Dec. 12 (Bloomberg) -- U.S. stocks fell for third day, sending the Standard & Poor’s 500 Index to the lowest in a month, Treasuries declined and the dollar gained as growth in retail sales added to speculation the Federal Reserve will slow the pace of stimulus. Gold and silver tumbled.
The Standard & Poor’s 500 Index lost 0.4 percent to 1,775.50 at 4 p.m. in New York after sliding 1.1 percent yesterday. Treasury 10-year yields added almost three basis points to 2.88 percent. The Bloomberg U.S. Dollar Index, a gauge of the currency against 10 counterparts, climbed 0.4 percent. The Stoxx Europe 600 Index fell 1 percent to the lowest since October and the MSCI Asia Pacific Index slid 1.2 percent. Gold lost more than 2 percent; silver sank more than 4 percent.
More economists predict the Fed will taper bond buying as soon as next week and data today showed U.S. retail sales increased more than estimated. The world economy is primed for its fastest expansion in four years, with the U.S. propelling the improvement in output.
“We’ve had a lot of pretty good economic news lately and in the face of that data we’re seeing the market starting to digest the exuberance it has had in 2013,” Randy Bateman, who oversees $15 billion as chief investment officer of Huntington Asset Advisors in Columbus, Ohio, said by phone. “A lot of it might be in anticipation of the FOMC announcement next week and whether this good economic news is enough for the Fed to start its tapering process.”
Global growth will accelerate at least 3.4 percent in 2014 from less than 3 percent this year as the euro area recovers from recession and China and other emerging markets stabilize, according to economists at Goldman Sachs Group Inc., Deutsche Bank AG and Morgan Stanley. The U.K. will be a standout, while Japan risks damping the mood by suffering a mid-year slowdown after an April increase in sales taxes.
The Fed may begin reducing its $85 billion of monthly bond purchases at its Dec. 17-18 meeting, according to 34 percent of economists surveyed Dec. 6 by Bloomberg, up from 17 percent in a Nov. 8 poll. Retail sales rose 0.7 percent in November, the most since June and more than the median estimate in a survey of economists, Commerce Department data showed. Initial jobless claims increased to 368,000 last week from 300,000 in the preceding week, another report showed.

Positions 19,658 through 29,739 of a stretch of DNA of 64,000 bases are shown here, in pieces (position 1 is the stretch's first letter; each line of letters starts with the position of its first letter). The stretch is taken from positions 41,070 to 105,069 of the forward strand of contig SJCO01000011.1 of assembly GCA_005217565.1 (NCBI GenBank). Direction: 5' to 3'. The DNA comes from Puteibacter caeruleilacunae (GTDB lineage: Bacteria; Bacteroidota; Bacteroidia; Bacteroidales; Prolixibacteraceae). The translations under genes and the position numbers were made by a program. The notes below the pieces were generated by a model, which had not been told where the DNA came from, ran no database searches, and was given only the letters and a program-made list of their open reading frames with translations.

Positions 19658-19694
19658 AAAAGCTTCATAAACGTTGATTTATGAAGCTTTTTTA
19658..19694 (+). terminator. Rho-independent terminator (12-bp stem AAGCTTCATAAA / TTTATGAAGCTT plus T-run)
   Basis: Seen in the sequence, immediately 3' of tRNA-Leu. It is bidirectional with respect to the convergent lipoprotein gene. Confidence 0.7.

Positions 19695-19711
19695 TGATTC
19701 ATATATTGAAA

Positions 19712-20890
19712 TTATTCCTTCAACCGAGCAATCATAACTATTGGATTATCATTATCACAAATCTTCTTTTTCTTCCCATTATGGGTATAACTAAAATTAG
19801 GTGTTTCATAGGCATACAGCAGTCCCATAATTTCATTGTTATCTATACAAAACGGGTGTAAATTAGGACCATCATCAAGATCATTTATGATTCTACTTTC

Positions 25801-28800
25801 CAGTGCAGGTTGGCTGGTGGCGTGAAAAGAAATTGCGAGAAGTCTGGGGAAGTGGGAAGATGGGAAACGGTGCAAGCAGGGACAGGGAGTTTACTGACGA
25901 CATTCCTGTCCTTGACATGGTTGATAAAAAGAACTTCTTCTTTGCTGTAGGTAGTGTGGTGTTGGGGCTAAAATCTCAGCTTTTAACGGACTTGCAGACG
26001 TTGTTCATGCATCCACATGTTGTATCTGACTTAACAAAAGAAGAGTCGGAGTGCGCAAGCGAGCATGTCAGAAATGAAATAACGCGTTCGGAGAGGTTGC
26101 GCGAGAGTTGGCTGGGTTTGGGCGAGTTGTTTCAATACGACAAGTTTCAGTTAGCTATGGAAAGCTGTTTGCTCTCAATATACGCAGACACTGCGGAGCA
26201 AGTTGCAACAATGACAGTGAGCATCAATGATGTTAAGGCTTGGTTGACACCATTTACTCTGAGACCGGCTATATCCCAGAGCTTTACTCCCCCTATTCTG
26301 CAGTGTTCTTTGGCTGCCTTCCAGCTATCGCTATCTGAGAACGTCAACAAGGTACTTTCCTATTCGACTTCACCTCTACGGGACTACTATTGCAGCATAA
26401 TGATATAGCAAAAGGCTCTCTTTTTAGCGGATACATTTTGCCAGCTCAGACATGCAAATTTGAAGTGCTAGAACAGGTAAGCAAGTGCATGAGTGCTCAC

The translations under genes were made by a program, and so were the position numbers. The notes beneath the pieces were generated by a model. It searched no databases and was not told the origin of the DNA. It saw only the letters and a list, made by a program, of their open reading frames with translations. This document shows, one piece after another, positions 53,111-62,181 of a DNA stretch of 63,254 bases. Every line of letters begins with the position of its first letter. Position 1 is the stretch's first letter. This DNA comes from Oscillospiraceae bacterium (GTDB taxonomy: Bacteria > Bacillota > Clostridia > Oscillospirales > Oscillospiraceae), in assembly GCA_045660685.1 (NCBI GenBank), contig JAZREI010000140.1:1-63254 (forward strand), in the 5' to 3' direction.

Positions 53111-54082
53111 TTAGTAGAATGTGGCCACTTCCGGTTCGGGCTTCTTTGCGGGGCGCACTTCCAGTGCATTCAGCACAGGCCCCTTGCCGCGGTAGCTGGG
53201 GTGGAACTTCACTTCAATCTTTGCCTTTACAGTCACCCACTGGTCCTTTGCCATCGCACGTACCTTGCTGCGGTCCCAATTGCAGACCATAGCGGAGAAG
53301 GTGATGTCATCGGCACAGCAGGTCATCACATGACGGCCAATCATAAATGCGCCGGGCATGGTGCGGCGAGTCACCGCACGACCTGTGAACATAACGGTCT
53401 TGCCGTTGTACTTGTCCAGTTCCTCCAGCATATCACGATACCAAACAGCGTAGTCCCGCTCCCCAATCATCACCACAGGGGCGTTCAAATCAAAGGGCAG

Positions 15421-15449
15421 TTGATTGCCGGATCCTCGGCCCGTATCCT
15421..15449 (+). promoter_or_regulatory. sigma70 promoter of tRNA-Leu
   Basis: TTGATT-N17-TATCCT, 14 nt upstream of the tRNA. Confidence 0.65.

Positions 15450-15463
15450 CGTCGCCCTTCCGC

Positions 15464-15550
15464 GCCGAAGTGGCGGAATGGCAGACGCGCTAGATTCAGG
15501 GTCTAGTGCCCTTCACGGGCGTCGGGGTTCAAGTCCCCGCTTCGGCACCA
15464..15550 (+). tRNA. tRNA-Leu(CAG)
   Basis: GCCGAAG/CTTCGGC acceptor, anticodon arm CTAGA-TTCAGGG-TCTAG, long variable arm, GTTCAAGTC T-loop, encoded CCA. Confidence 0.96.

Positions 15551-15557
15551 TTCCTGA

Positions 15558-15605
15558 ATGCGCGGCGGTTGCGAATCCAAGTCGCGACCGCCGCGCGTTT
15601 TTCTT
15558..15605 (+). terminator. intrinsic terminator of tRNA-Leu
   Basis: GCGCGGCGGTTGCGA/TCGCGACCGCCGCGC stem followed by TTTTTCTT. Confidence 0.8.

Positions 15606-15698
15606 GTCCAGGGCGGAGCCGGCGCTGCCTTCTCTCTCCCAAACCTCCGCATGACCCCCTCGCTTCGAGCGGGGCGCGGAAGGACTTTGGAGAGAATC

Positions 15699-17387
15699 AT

Chinese policy makers meet this week to set growth targets while central banks in Indonesia, New Zealand, South Korea and Switzerland maintained their benchmark interest rates today.
The S&P 500 has climbed more than 24 percent in 2013, headed for its best yearly advance in a decade, with consumer-discretionary, health-care and industrial shares leading gains in all 10 of its main industry groups. The benchmark index has retreated 1.8 percent from its last record on Dec. 9 after trading for almost 17 times its companies reported earnings, near the highest level since 2010.
Consumer staples, health-care and technology companies fell at least 0.7 percent today to lead losses among seven of the 10 main groups in the S&P 500. Telephone and utility shares are the two worst-performing groups of the year, up 3.6 percent and 6.6 percent respectively.
Oracle Corp. dropped 2.8 percent after RBC Capital Markets LLC lowered its rating on the stock. Lululemon Athletica Inc. plunged 12 percent after projecting fourth-quarter profit that trailed analysts’ estimates. Facebook Inc. rose 5 percent as S&P Dow Jones Indices said it will join the S&P 500 next week.
The dollar strengthened versus 13 of 16 major peers tracked by Bloomberg, climbing at least 1 percent against the Australian dollar and Norwegian krone.